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2016-17 Big West Post-Mortem

June 9, 2017 Columns, Conference Notes No Comments

It took a couple years and a much different cast, but UC Davis finished what it started a couple years ago.

Two years after a stunning turnaround resulted in 25 wins and the Big West regular season title, and just one year after going 11-19, the Aggies were back among the conference leaders again. This time, they closed the deal.

Coming from a No. 2 seed in the conference tournament, UC Davis snuck by top seed UC Irvine in the Big West tourney final to earn its first NCAA Tournament bid at the Division I level. It was a satisfying career conclusion for several seniors who were part of that 2014-15 team that was superb in the regular season but fell in the Big West tourney and had to settle for the NIT, and also a great moment for coach Jim Les, who took his second school to the NCAAs.

Players like Corey Hawkins, Tyler Les and Josh Ritchart are no longer around, but the Aggies more than doubled their win total from the year before. Brynton Lemar, Darius Graham and J.T. Adenrele were on the team from two years back, and the trio made a veteran starting core this year. They also were joined by recent additions like Chima Moneke, Siler Schneider and Lawrence White to create a balanced team that went undefeated at home, was in every one of its losses but one in the Big West, and avenged their one blowout loss in the regular season finale by toppling that same team in the league tourney final just a week later.

UC Davis was one of several unexpected teams near the top of the conference standings. The Aggies and UC Irvine also led the way for the Big West in 2016-17, with a surprising dose of Cal State Fullerton sprinkled in, too. Those three accounted for the top three spots in the final standings, five of the six players on the all-conference first team, plus all seven of the league’s specialty awards.

Irvine got off to a slow start in the non-conference season with top guard Luke Nelson nursing a hamstring injury, but Nelson was back for conference play. It made all the difference, as with him plus veteran backcourt mate Jaron Martin the Anteaters were the league’s best team in the regular season and won a share of the title for the third time in four years.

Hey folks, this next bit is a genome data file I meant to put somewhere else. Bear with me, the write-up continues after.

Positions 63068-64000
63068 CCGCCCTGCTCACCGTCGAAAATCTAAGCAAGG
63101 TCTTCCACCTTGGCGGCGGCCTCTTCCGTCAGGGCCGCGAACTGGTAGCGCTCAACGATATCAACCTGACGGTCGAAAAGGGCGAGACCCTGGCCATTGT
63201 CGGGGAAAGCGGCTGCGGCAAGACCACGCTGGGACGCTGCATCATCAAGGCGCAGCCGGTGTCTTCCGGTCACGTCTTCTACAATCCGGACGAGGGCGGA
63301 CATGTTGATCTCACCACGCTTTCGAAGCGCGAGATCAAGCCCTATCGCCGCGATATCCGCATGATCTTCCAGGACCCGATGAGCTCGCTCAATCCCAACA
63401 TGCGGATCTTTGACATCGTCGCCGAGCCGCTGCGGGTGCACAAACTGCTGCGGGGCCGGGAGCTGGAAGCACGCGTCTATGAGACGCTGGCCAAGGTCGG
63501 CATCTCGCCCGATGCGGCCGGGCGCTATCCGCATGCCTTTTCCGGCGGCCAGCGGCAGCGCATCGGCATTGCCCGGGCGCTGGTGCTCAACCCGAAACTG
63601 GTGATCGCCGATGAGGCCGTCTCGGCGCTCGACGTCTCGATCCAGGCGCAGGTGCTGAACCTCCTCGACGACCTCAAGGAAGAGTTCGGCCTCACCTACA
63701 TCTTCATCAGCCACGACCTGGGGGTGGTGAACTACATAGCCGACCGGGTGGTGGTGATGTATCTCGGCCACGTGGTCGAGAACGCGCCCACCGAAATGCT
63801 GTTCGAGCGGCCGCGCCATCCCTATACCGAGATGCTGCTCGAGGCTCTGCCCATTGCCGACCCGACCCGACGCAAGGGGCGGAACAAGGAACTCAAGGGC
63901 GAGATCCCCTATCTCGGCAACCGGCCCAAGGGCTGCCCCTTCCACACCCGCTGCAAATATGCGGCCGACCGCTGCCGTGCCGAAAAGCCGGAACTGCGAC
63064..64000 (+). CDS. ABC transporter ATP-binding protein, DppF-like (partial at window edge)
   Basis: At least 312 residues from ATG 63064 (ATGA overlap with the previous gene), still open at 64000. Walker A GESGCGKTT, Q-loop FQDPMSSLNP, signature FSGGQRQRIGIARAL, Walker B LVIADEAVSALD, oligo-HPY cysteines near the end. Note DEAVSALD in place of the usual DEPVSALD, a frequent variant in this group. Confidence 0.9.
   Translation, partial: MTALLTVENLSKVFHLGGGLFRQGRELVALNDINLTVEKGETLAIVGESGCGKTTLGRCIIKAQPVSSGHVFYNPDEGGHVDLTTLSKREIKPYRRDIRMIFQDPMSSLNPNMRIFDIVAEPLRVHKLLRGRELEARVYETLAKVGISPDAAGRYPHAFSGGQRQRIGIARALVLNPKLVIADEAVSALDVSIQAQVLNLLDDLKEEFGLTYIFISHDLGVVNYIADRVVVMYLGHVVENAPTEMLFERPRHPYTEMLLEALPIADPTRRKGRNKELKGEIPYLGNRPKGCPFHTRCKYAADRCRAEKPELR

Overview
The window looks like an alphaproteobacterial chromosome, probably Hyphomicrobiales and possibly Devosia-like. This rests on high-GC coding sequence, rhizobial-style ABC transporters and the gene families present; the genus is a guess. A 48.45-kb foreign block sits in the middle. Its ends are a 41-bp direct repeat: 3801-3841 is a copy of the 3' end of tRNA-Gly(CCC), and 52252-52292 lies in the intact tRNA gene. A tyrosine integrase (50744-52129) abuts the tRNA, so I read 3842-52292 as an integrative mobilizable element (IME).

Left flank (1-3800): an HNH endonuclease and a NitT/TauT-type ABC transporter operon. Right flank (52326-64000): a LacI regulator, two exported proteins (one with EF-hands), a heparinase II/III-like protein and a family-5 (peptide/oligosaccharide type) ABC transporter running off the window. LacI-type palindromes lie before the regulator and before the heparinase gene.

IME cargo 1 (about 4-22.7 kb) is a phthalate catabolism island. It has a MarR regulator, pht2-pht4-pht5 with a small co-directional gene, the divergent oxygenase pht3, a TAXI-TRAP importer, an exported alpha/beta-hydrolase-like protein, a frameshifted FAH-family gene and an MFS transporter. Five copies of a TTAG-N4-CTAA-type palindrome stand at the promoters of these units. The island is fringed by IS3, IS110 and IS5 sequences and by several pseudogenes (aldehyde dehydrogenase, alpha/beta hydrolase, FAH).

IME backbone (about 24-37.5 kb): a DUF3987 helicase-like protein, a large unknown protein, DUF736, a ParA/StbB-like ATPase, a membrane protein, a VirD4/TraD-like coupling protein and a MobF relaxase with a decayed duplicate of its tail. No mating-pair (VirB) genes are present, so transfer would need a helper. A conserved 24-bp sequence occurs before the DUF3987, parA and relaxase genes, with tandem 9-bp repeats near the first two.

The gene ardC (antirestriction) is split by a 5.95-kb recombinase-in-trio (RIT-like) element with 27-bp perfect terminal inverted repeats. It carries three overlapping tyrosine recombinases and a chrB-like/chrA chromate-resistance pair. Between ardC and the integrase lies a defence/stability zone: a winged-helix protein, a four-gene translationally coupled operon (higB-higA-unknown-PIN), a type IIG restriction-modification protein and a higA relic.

Fullerton also made a big leap up the standings, from the basement to third place, and the Titans were ever so close to knocking UC Davis out in the conference tourney semifinals. Tre’ Coggins was the most electric scorer in the conference, Jackson Rowe was its best freshman, and Dedrique Taylor appears to have the program on solid footing.

Those were the highlights from what overall was a disappointing year for the Big West. A conference on a rise lately that was capped by Hawaii’s first round win in the NCAA Tournament just last year, it came crashing back down to the tune of a final No. 29 conference RPI (per CBSSports.com RPI data). Big West teams went an unsightly 31-77 in non-conference games. And while that was something of a perfect storm with a bad combination of heavy player losses, untimely injuries and even’s Hawaii’s saga of NCAA tourney ineligibility that led to a near clearout of its roster (ineligibility that was overturned late in the season, of little help to the Rainbow Warriors by that point), it’s still a number that, needless to say, must improve for the league to get back out of the play-in round and back into 13 seeds (as its teams earned in 2015 and 2016) in the NCAAs.

Final Standings:

Big West Overall
UC Irvine 12-4 21-15
UC Davis 11-5 23-13
Cal State Fullerton 10-6 17-15
Long Beach State 9-7 15-19
Hawaii 8-8 14-16
Cal State Northridge 7-9 11-19
Cal Poly 6-10 11-20
UC Riverside 5-11 7-21
UC Santa Barbara 4-12 6-22

Conference Tournament

The Big West Tournament has been held at the Honda Center in Anaheim for the last seven years. Incredibly, seven different schools have won the league tourney over that time, illustrating the balance often displayed in this event.

All four of this year’s quarterfinals were competitive into the second half, though all four top seeds pulled away late to advance with No. 1 UC Irvine handling 8 seed UC Riverside 76-67, second-seeded UC Davis over 7 seed Cal Poly 66-55, 3 seed Cal State Fullerton over Cal State Northridge 81-68 and fourth-seeded Long Beach State topping Hawaii 73-62. Of the four, UC Davis may have had the toughest time, leading by just four until hitting 7 of 8 free throws in the final minute.

Once again, the semifinals and the championship game were outstanding, so much so that no team led by more than nine points at any time in 125 minutes of play. UC Irvine and Long Beach State were close all night in the first semifinal, swapping the lead 11 times, but the Anteaters’ backcourt of Luke Nelson and Jaron Martin stepped up and freshman Tommy Rutherford made some big plays late in a 62-57 win. The second semi was a classic, with UC Davis and Fullerton going to overtime. The Titans led by two with 55 seconds left after three free throws by Tre’ Coggins, but Brynton Lemar scored the tying layup and Chima Moneke scored on a putback at the buzzer for a 66-64 Aggies win.